Plants for musical instruments making

Last update: December 5, 2023

Several types of plant are used in instrument making in Cambodia: different species of white and red wood, bamboo, rattan and calabash.


One can distinguish the white woods ឈើ used for monoxyle instruments (drums, harp), the red woods and precious black woods for some drums (skor daey), the xylophone blades (roneat) and the structure of the fiddles (tro, tro Khmer). Let's not forget bamboo, or rather bamboos, of which various species are used in the making of instruments by both Khmers and ethnic minorities, and calabashes khlok ឃ្លោក.

  • anhchéy អន្ជ័យ: or, more correctly lêang céy; this name covers two species: Buchanania reticulata Hance and Buchanania siamense Mig. (Anacardiaceae)
  • beng បេង: Afzelia xylocarpa Craib (Caesalpiniaceae).

  • chankiri ចាន់គីរី : ?
  • chhlik ឈ្លីក : Shorea obtusa (Dipterocarpaceae)
  • khnor ខ្នុរ nang: Artocarpus integra (Thunb.) Merr. 1917. This jackfruit tree is the variety bearing fruit with firm flesh.
  • khnor prei ខ្នុរព្រៃ, wild  jackfruit tree. 
  • koki  គគីរ: Hopea odorata Pierre.
  • kranhung ក្រញុង: Several species of the genus Dalbergia are used, particularly: Dalbergia cochinchinensis Pierre
, Dalbergia cambodiana Pierre (Papilionaceae), whose wood was formerly reserved for the needs of the king.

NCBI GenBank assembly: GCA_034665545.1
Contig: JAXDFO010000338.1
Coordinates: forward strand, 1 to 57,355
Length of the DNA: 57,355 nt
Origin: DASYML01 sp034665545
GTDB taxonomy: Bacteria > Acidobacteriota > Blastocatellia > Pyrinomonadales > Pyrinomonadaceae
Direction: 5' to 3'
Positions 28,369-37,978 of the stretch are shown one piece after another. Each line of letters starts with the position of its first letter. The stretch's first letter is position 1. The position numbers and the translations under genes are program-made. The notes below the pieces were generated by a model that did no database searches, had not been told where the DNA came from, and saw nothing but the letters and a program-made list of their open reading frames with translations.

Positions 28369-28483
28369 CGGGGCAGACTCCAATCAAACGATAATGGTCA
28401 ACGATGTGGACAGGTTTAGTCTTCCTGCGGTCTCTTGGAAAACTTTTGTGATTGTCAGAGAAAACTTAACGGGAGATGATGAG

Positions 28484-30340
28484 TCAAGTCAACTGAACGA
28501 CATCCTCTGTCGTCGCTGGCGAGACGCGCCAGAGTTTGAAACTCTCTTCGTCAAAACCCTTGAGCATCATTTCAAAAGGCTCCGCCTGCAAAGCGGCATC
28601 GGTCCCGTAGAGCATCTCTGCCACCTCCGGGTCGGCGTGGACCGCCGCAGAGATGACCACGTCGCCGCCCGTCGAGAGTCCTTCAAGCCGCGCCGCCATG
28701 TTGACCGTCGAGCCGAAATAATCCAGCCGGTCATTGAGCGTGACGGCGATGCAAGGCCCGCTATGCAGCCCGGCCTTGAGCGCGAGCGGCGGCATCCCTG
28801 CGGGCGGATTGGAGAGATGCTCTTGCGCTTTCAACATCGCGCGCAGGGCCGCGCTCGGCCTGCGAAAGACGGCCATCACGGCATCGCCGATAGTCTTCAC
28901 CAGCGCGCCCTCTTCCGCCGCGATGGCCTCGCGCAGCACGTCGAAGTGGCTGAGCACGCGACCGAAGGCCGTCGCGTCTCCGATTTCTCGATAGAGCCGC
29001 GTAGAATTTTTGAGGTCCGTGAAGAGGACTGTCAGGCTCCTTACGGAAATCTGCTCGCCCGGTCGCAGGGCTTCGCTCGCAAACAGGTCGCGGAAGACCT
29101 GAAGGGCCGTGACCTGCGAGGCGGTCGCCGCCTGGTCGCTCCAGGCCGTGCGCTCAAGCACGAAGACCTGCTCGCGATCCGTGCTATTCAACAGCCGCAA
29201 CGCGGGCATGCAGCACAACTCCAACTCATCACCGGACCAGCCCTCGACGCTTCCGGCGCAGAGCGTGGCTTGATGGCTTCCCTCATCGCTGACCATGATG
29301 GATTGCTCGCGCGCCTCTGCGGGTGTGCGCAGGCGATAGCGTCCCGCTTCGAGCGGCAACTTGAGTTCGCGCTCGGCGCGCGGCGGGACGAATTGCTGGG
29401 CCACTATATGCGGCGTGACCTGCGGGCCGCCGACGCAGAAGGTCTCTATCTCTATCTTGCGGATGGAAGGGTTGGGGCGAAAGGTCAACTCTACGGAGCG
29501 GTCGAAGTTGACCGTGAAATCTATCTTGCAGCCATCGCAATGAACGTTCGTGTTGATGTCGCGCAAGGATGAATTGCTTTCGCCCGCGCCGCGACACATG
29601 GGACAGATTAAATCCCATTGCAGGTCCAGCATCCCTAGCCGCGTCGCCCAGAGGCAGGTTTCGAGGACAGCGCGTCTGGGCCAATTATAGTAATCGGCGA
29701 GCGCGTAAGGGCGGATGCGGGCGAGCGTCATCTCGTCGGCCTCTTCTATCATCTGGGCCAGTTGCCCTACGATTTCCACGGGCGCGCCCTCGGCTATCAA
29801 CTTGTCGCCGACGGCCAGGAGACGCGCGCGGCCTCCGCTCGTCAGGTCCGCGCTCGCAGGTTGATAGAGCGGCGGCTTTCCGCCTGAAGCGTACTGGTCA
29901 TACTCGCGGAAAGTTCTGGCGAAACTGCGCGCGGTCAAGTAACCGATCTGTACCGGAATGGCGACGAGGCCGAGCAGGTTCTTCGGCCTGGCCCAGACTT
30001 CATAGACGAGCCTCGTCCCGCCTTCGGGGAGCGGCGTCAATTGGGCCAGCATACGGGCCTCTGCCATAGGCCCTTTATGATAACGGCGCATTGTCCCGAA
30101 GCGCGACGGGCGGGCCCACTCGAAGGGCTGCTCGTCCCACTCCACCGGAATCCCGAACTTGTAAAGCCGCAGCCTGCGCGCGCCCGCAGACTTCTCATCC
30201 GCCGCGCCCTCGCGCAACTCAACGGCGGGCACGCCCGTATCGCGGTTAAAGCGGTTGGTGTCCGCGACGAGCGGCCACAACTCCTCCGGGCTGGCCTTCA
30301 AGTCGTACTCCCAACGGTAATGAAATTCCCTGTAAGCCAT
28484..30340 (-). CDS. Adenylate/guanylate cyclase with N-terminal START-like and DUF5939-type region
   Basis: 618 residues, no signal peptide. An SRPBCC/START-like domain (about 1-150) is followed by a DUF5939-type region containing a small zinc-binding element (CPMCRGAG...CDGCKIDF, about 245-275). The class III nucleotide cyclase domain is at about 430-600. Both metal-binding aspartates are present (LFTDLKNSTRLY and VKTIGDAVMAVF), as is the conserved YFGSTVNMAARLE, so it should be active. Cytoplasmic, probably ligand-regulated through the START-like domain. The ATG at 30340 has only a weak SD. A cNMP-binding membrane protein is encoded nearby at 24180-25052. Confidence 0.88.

• krakahSindora maritima Pierre or 
Sindora cochinchinensis Baill.
  • krasang: Feroniella lucida (Scheff.) Swingle. (Caesalpiniaceae).
  • neang nuon នាងនួន: four species of equal quality can be used: Dalbergia lanceolaria L., Dalbergia dongnaiensis Pierre, Dalbergis mammosa Pierre, Dalbergia bariensis Pierre.
  • roluoh រលួស: Erulhrina orientalis (L.) Merl'. (Papilionaceae).

  • samrong សំរោង: There are several samrong in Cambodia but only one is used seems to be used for musical instruments: Sterculia foetida L. (Sterculiaceae).
  • thnong ធ្នង់: Pterocarpus macrocarpus
  • trayoeung  ត្រយ៉ង: Diospyros pilosanthera Blanco var. helferi (C. B. Clarke) Bakh. 


russey ឬស្សី: large bamboo growing in bunches (roneat ek/thong xylophone blades, jew's harp).

pok: fine bamboo notably used for the khloy flute of the Khmers.


As part of the reconstruction of the Angkorian instruments, we used phtaw ផ្តៅ rattan to make the two frames on which the timila hourglass drum heads are glued. This material is also used in contemporary construction for the gong chime frames of the kong skor (kantoam ming) ensemble and those of the pin peat ensemble.

Another very fine plant, called ropeak រពាក់ Calamus salicifolius, was used to attach the long bells to the support of timila hourglass drums dedicated to war. This bushy plant is considered a form of rattan. It has a stem 2 to 4 m long. It is found at the edge of monsoon flood zones.


Two types of calabash (khlok ឃ្លោក), of the genus Lagenaria, are used in instrument manufacture. The Khmers don't seem to distinguish them by differentiated terms. The first, robust, is used by ethnic minorities to make the resonators of their zithers (stick zithertube zither with metal strings). The second, fragile, is used as a sounding board for the Khmer kse diev zither. Both are also consumed.


The calabash featured in this video is the most fragile. According to ethnomusicologist Jacques Brunet, it grew wild in the Cardamom Mountains (information from the 1960s). Today, it is mainly cultivated to make the sounding board for kse diev zithers. Musicians need thin walls for good resonance, which rules out other utilitarian uses, such as containers, as is the case for the calabashes grown by the mountain populations of the Ratanakiri and Mondulkiri provinces.